The intricate steps necessary to enable us to see are mind-boggling. In the blink of an eye, our brains are able to take transmitted details of the world around us, interpret that information based on input from other senses, memories, and thoughts, and then create a perception of that information for making us aware of what we’re seeing.
It’s no surprise that those with Alzheimer’s disease can suffer from visual deficits and misperceptions, especially in the aspects of:
- Depth and/or color perception
- Motion recognition
- Peripheral vision
Furthermore, individuals diagnosed with dementia can often suffer from a distorted sense of reality in the form of illusions. As an example, an individual with dementia might see a shadow on the ground, and mistake it for something harmless, such as the family dog, or a threat, such as an intruder – which may pose quite a challenge for family members. Some other examples of visual misperceptions in dementia can consist of:
- Misjudging reflections in glass or mirrors for another person. This could easily lead to distress in thinking another person is present, or thinking that a bathroom mirror reflection means the bathroom is already Believing that images on television are real and taking place in the room.
- Difficulty with sitting in a chair or on the toilet, fearing a fall.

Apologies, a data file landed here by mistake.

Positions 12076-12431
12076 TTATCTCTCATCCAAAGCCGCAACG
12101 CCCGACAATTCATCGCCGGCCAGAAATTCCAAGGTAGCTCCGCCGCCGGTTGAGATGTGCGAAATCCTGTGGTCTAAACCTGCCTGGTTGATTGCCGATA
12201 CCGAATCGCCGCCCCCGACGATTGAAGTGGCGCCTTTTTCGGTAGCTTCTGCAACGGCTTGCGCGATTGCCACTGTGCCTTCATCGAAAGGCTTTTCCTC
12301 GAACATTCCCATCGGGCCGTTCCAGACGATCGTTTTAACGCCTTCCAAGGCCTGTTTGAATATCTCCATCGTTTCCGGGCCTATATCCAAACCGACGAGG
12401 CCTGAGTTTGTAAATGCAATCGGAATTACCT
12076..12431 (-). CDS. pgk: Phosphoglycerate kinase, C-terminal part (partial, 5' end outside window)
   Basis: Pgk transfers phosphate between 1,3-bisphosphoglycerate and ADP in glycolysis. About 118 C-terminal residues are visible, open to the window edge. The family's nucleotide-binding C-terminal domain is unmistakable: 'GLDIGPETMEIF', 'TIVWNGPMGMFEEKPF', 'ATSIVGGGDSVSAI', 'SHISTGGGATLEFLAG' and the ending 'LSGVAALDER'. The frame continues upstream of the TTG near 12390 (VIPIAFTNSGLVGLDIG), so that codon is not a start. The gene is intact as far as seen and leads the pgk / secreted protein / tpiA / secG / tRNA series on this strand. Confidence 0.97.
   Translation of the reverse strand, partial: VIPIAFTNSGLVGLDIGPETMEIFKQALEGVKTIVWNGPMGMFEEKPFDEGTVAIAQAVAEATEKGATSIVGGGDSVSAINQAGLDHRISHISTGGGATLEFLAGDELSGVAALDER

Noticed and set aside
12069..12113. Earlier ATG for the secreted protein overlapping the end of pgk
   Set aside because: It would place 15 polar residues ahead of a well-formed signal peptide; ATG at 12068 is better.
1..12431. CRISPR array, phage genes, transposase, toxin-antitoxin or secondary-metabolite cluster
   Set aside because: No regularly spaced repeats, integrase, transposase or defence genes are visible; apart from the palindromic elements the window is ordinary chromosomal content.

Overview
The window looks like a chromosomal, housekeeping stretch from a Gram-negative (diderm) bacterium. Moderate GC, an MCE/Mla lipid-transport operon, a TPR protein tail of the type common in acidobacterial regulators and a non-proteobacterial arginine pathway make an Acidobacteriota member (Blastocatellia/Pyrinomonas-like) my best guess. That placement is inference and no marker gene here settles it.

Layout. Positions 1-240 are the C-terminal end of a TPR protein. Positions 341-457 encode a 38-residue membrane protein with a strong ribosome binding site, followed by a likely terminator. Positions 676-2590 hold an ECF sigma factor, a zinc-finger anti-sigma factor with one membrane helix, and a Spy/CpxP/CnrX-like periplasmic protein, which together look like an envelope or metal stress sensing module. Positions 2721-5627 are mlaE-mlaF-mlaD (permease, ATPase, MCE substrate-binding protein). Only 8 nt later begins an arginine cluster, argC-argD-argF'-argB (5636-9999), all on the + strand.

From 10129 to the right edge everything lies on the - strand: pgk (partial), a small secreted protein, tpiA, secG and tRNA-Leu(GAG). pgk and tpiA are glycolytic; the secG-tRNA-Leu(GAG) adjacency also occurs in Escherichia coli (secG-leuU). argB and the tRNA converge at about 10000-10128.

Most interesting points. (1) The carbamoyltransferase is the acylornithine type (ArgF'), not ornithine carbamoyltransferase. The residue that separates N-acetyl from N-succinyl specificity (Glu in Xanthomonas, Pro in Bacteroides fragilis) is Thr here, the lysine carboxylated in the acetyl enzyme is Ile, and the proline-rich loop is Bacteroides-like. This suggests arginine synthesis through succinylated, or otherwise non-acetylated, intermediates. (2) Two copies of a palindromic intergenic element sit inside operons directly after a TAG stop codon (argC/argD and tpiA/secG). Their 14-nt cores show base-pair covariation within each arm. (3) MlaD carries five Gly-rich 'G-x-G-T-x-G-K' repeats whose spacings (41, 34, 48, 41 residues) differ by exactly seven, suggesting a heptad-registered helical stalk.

- Stress in overstimulating surroundings that cause confusion.
- Reaching for objects that are not there, or missing the mark in trying to grab an item.
- Issues with self-feeding and drinking.
Here are some ways to help:
- Maintain sufficient lighting through the entire residence, and take away any particular items which cause anxiety or visual confusion if possible.
- Use contrasting colors whenever feasible, for example, serving dark-colored soup in a light-colored bowl, or a fried egg on a brown plate. If at all possible, carry this notion through to home furnishings, with darker furniture on a light carpet, and different paint colors on trim vs. walls.
- Close blinds or curtains both in the evenings and anytime the sun causes a glare.
- Take advantage of adaptive tools such as remote controls and phones with large buttons to provide the senior loved one with sufficient opportunities for independence.
- Ensure your loved one has ongoing access to eye care, and notify the eye doctor about the older adult’s dementia diagnosis.